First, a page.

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Marketplace Scratch Pad

Brokeback Capitol Hill

Scott Jagow Jan 12, 2010

I’m guessing the tension at tomorrow’s Financial Crisis Inquiry Commission hearing will be sliceable. The government is more frustrated than ever with Wall Street’s lack of accountability, and the banks are clearly getting sick and tired of hearing about bonuses.

JP Morgan Chase CEO Jamie Dimon will be among the grilled tomorrow. At a speech yesterday, he said, quote:

“I am a little tired of the constant vilification of these people… This is not a casino.”

If Dimon means there are no green felt tables and poker chips at JP Morgan, perhaps. But the bank does take bets for clients. Just because they aren’t bets on the Dallas-Minnesota game doesn’t mean there isn’t a line or a house or a takeout. There is.

But unlike other casino-type operations, the government isn’t getting the cut it would prefer, considering the low-interest loans that made the past year’s Wall Street profits possible.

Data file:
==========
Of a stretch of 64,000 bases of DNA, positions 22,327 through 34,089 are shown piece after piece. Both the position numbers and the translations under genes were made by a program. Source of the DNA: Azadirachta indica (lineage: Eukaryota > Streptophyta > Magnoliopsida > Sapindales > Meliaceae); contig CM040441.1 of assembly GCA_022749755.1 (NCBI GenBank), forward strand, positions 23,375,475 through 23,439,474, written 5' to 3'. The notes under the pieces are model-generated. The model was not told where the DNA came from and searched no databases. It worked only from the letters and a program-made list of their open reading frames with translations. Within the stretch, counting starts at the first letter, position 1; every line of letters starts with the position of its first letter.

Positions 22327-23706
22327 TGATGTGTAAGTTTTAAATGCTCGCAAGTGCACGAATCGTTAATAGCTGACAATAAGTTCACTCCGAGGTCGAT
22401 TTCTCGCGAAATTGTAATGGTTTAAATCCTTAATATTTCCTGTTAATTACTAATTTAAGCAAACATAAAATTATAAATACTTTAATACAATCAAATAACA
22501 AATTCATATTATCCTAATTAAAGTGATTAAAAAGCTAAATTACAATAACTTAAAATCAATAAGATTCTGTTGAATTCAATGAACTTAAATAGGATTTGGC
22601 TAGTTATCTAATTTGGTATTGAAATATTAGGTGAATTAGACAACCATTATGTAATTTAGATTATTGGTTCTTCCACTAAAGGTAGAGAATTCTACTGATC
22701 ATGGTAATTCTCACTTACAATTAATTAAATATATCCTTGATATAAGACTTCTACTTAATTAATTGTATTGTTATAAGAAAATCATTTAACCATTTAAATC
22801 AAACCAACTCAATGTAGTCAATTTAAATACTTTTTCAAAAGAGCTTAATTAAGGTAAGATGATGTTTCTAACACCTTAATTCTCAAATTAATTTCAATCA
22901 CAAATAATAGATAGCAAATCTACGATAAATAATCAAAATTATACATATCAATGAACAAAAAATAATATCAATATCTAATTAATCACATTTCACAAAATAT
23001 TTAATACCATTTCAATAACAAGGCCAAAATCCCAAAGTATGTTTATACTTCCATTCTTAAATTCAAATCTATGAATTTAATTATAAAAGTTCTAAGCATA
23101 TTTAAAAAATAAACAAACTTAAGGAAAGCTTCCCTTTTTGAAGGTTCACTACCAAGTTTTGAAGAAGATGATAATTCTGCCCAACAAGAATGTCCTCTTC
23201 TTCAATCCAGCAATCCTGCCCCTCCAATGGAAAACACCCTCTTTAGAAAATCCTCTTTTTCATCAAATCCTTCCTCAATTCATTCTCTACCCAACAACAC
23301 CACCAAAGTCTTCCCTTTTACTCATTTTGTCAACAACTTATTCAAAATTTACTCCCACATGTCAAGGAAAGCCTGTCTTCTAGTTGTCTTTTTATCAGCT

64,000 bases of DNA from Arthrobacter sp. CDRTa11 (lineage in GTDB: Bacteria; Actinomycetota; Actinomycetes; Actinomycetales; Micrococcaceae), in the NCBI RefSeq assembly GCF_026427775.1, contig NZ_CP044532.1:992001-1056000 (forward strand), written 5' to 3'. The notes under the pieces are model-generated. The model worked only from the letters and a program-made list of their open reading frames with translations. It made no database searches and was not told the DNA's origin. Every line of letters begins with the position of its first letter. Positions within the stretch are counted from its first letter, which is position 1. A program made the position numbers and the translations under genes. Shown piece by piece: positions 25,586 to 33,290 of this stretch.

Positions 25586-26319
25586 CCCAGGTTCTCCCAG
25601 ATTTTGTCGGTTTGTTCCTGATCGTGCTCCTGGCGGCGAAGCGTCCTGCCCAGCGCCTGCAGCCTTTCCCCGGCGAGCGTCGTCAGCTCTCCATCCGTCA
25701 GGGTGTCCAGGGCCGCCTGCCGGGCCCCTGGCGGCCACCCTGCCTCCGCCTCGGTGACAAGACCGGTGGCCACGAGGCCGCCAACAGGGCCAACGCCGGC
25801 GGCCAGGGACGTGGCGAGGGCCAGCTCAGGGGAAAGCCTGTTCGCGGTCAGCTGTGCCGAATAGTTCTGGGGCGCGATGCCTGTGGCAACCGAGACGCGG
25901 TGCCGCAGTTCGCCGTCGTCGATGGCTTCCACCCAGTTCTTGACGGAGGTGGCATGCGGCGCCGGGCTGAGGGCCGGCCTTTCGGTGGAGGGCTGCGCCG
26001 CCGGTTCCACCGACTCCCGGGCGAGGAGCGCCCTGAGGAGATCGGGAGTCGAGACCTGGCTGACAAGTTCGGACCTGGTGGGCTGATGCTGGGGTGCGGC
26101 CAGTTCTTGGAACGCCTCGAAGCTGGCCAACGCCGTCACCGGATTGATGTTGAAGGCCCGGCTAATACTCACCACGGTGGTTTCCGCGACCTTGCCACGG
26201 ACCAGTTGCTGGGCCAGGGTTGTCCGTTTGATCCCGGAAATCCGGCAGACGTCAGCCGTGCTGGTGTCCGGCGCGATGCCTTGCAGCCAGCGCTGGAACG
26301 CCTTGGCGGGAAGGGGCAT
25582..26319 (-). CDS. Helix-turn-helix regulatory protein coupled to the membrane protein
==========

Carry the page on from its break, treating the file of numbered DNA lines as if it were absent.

So, the president’s economic advisers are thinking up new ways to get their piece and discourage future reckless risk-taking. Presto — a new tax:

The administration previously rejected two ideas that have received much attention in recent months: a transaction tax on financial trades and a special tax on executives’ bonuses.

The most likely alternatives would be a tax based on the size and riskiness of an institution’s loans and other financial holdings, or a tax on profits.

Lobbyists for bankers, taken by surprise, immediately objected to any new tax. They said financial institutions had been repaying their portion of the bailout money in full, with interest…

“It is perplexing to us,” said Edward L. Yingling, president and chief executive of the American Bankers Association. He recalled that Mr. Obama recently had two White House meetings with bankers to urge them to provide more loans to credit-starved small businesses. But a tax, he said, would be “a hit on banks that will decrease their ability to lend.”

Like frustrated people in a relationship that’s gone sour, the government and Wall Street are exasperated. They took their relationship to a new level, and now they don’t know how to quit each other. To paraphrase Jack Twist: This is one helluva of an unsatisfactory situation.

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